Coffee is the second most popular beverage in the world, after water. But where did our love for this energy boosting java juice came from?

The story of birth of coffee is unclear and unverified, but it seems to narrow down two origin stories, one of which takes place in Ethiopia and the other in Yemen.

Let’s go to Africa first, Legends say that around 850 AD in the region of Kaffa, Ethiopia. A young goatherd named kaldi noticed that, when his goat ate small red berries they became highly active. Intrigued kaldi plucked some berries for him and noticed that he too felt energized after eating them. He wanted to share the effects of this magic berries, so he took a few to the nearby monastery but the monk intimidated by the strange influence rejected them and threw them into the fire. The result was a Hypnotizing aroma that captivated the monk. So after the fire was out, they picked the roasted coffee beans that were left and added hot water to it and the first-ever cup of coffee was brewed.

Now to the other origin story, legends say that in ancient Yemen, there was a man called Sheikh Omar who was famous for his healing powers. For reasons unknown, Omar was banished by the community to a cave in the desert. Hungry and desperate Omar ate the red berries from the bush, but was taken aback from its bitter taste. Keen on making the most of his meagre meal Omar roasted the beans, ground them up and put them in boiling water, producing an energized liquid that sustained him for several days. When his community learned of magical concoction, he was invited to return.

Now both these accounts make for good stories, but we can’t know for sure about the origins of the coffee.

According to historical evidence the crown for the first cup of coffee goes to both Yemen and Ethiopia.

During the 1600s the beverage quickly began spreading in Europe. The Netherlands was the first country to open coffee plantations in Sri-lanka. The Dutch East-India company began to import coffee from Java and Ceylon in 1711. Pretty soon other European countries followed suit. In the 1700s the French took it to the Caribbean at the same time the Portuguese introduced it in Brazil. In the late 19th century the Spanish had taken it to central and South America. It’s no wonder that coffees from these regions are nowadays considered to be among the best in the world.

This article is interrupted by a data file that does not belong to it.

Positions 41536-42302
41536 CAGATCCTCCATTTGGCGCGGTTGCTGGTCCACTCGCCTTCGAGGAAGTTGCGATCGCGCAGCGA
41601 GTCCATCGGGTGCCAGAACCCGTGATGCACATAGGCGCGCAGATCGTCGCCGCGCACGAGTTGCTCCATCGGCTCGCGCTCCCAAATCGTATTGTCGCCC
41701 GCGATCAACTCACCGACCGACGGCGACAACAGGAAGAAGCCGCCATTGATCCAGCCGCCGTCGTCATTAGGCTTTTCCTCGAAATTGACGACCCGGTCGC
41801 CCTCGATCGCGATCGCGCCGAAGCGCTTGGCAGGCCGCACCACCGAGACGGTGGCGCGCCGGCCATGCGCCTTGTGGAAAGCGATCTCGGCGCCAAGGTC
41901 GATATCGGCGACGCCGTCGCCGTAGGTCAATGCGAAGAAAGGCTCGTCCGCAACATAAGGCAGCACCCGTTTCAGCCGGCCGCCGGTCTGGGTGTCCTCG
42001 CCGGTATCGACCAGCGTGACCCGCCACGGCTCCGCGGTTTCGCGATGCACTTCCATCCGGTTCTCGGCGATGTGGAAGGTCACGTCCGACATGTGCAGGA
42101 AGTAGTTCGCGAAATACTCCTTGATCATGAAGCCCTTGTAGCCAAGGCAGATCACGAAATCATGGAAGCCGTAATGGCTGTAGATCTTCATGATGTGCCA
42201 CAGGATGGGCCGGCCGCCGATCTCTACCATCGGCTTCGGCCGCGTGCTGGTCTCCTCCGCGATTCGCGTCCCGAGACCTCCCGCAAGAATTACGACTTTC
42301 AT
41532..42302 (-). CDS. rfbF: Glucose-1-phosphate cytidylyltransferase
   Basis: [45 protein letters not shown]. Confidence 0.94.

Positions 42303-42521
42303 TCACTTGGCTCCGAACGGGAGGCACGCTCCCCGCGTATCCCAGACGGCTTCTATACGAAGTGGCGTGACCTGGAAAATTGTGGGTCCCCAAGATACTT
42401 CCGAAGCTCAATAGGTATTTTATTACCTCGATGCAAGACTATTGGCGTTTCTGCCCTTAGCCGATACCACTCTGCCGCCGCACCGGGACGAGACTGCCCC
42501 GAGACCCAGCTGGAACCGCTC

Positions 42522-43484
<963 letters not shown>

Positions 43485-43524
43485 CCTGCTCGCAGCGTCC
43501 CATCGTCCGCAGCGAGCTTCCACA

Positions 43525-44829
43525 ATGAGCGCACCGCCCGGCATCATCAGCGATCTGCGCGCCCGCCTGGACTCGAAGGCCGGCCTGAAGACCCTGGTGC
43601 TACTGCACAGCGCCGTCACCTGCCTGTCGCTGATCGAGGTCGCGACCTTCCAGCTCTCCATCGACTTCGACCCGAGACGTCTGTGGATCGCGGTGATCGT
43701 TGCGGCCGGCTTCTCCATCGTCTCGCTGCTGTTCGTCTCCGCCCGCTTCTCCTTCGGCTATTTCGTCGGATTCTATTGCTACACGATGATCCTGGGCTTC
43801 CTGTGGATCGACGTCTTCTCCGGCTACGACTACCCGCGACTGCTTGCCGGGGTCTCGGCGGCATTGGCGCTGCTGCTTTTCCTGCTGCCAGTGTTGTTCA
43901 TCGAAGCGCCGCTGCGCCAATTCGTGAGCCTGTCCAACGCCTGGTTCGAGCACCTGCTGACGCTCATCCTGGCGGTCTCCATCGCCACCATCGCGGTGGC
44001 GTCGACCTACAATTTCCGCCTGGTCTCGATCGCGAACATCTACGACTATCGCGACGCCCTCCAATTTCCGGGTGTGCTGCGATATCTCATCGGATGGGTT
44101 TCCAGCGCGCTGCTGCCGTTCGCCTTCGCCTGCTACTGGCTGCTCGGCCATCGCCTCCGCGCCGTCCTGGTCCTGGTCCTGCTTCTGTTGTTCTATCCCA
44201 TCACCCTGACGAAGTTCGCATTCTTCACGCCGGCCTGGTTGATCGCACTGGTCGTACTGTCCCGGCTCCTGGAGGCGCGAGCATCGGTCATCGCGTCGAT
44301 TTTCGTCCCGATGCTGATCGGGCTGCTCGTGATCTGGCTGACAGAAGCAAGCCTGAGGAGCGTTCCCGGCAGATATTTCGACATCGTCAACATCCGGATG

But aren’t all coffee beans the same? Not quite,

There are many types of coffee beans but the ones that are the most common are Arabica, Robusta, Liberica and Excelsa. They all grow in what is known as The Coffee Bean Belt, the region located between the tropics of Capricorn and cancer that has the ideal temperature for coffee to thrive.

According to the International coffee organization 20 billion pounds of coffee are produced in the bean belts per year. The most common type of coffee is Arabica. Historians believe it was the first type of coffee to be cultivated as it comes from the highlands of Ethiopia. Nowadays 60% of the coffee consumed around the world is Arabica. It is famous for its smooth, fruity and acidic taste. However it takes Arabica 7 years to fully mature and be ready for harvest, making it pricier than its other bean brothers.

The second most common type of coffee bean is Robusta; this is the one you will probably see in the supermarkets. They are grown in Africa and Indonesia and it is fairly common due to its caffeine concentration making it perfect for an espresso and better known for its bitter taste.

Liberica and Excelsa beans are grown in certain parts of south-east Asia and therefore make up for very small percentage (%) of coffee consumed in the world. This also makes them pricier than Robusta and Arabica beans.

Currently Brazil is the world’s largest coffee exporter, pumping out 45 million bags per year of mainly Arabica beans.



Profile of Vidisha Pandey
Vidisha Pandey  •  3y  •  Reply
Ah! That's amazing, I really enjoyed reading this! Well explained!
Profile of Mitali Rana
Mitali Rana  •  3y  •  Reply
Glad you like it !!